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It’s not easy to find a realistic trade that improves the Lakers

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The Lakers won’t have many options to improve their roster with a trade in the next couple weeks. Here’s why.

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Golden State Warriors v Los Angeles Lakers Photo by Harry How/Getty Images

At each of the last two NBA trade deadlines, Magic Johnson, Rob Pelinka and the Los Angeles Lakers made some kind of move with the postseason out of reach. This year, with the playoffs well within their grasp, the team’s goals at the deadline are quite different.

Problem is: Those goals extend well beyond this season specifically, thus limiting the types of deals they could make in an already thin seller’s market. Let’s start by looking at the buyers and sellers.

Look at the playoff pictures heading into Tuesday night’s games. There are only, like, seven teams total that are realistically completely out of the playoff picture. This means that, unless teams that are competing against each other for a place in the postseason are willing to risk making an opponent better in a deal, 23 teams are going to be looking to trade with only seven teams.

Basically, the market is going to be incredibly crowded.

Based on that line of thinking, any team that does hope make a trade with one of those seven teams in the next couple weeks or so (remember, the NBA moved up the trade deadline to Feb. 7) will probably wind up having to overpay. Hold onto this thought for a second.

The Lakers would obviously love to improve their roster in the next couple weeks, but not if it costs any of the opportunity to do so over the next couple years. They can’t take on any money extending beyond this season if they want to be able to sign a max-level free agent this summer. They also probably can’t — or at least won’t — offer up first-round picks as they’ll be needed for an Anthony Davis trade should he be made available.

So basically, the Lakers are hoping they can utilize only their expiring contracts, maybe some second-round picks or — depending on the player — maybe one of their lower-tier younger guys (Moe Wagner, Isaac Bonga, Svi Mykhailiuk, etc.) to acquire a player who isn’t a lateral move and doesn’t have any money owed to him beyond this season, but is still impactful enough to make it worth giving up one of those guys.

As I mentioned earlier, because of the competition among the many teams that think they can make the playoffs, the Lakers, who have tied one hand behind their back with the aforementioned parameters, would have to potentially overpay on top of all the other complications teams run into at the trade deadline.

Let’s also take a look at the needs across the roster. Because Lonzo Ball is out for the next four-to-six weeks and Rajon Rondo hasn’t been able to stay healthy this season, the Lakers couple probably use a point guard. This roster is also devoid of guys who can create their own shot outside of LeBron James. Oh, and shooting. This squad needs shooters.

Wait a second... You know who can create his shot and won’t cost much? CARMELOOOOOO ANTH-… *punches self*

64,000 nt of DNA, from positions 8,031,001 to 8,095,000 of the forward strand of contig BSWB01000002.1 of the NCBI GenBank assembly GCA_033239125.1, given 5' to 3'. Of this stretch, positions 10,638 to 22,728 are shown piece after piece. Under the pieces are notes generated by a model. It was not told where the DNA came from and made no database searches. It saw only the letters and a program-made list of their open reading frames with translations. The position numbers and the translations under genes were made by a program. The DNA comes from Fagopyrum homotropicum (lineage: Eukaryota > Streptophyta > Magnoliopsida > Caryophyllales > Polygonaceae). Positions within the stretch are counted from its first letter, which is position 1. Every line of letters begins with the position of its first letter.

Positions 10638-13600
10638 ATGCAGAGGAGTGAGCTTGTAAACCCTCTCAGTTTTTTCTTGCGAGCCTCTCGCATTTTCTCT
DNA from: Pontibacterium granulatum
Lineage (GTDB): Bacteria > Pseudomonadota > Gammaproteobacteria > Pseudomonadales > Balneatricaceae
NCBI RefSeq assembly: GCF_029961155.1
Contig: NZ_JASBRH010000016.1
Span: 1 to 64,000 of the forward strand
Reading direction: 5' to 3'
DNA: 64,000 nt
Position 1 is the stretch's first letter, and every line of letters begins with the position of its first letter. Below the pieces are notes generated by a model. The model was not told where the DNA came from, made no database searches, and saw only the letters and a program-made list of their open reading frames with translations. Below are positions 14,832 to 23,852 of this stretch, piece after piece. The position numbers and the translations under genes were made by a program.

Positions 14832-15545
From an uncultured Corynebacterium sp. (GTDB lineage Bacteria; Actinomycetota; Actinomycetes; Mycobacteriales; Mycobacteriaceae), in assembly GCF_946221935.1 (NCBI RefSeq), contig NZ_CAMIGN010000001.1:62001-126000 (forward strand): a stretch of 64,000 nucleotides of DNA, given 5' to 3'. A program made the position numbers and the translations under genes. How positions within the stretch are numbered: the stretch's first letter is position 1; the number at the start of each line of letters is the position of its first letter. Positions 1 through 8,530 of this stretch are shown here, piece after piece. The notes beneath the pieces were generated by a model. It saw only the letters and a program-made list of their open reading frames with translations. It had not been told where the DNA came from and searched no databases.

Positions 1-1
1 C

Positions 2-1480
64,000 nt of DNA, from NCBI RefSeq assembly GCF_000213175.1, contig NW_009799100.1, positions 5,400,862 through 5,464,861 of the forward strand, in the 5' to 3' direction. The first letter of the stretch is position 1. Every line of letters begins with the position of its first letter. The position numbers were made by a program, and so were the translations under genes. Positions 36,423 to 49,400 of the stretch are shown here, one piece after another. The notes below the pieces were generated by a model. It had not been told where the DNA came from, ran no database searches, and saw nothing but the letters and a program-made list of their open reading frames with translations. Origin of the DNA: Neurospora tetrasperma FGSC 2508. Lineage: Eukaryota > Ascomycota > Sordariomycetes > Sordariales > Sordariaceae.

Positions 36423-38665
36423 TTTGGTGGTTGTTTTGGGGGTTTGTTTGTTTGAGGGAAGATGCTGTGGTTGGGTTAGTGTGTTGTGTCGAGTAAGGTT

But speaking of shooting in a serious way, while moving Kentavious Caldwell-Pope makes sense in terms of salary ballast, he’s also one of the Lakers’ most consistent deep threats and has been used as their primary perimeter defender. So any deal that he’s involved holds serious risk of backfiring.

And that’s before you get to the no-trade clause he earned because he signed a one-year deal with early Bird rights, and the fact that he’s not likely to waive it to go just anywhere, because not every situation would be as good as this one for him.

If all that wasn’t difficult enough, Caldwell-Pope also has a trade kicker worth $1.8 million, though that’s easier to work with. Finally, it also must be noted that he shares an agent with James, although it’s not totally clear how that would influence things.

I’m not saying finding the right deal will be impossible here. This all was an exercise to show just how tricky that is going to be given everything going on. This roster still has some fairly obvious holes to fill, and the Western Conference is so tough that standing idly by is almost a risk in and of itself. And you can guarantee despite everything I detailed that the rumor cycle is going to be insane because, well, LeBron is a Laker, and that’s great for SEO.

But how much do the names that would realistically be coming back even impact the Lakers? We know who would probably be sent out, (Lance Stephenson, maybe Michael Beasley, etc.) but who would they net? Jeremy Lin will garner attention. Terrence Ross could make sense, but he’d likely cost the Lakers Caldwell-Pope. Dewayne Dedmon could offer some spacing. Lower down the market, you have guys like Trey Burke or Wayne Ellington. Those are the kinds of targets the Lakers might have available, and any higher hopes get unrealistic quickly.

To a certain extent, however, merely getting and staying healthy can be seen as impactful as any move the Lakers could make. That, combined potentially with some smaller trade or buyout signing — and not a blockbuster trade — is probably the most realistic path forward for a Lakers organization starved of recent postseason experience. As frustrating as this season has been at times, a trade just probably isn’t a realistic answer here.

On today’s The Lake Show, Harrison and I discussed some of these topics further. For that and more Lakers talk, subscribe to the Silver Screen and Roll podcast feed on iTunes, Spotify, Stitcher or Google Podcasts.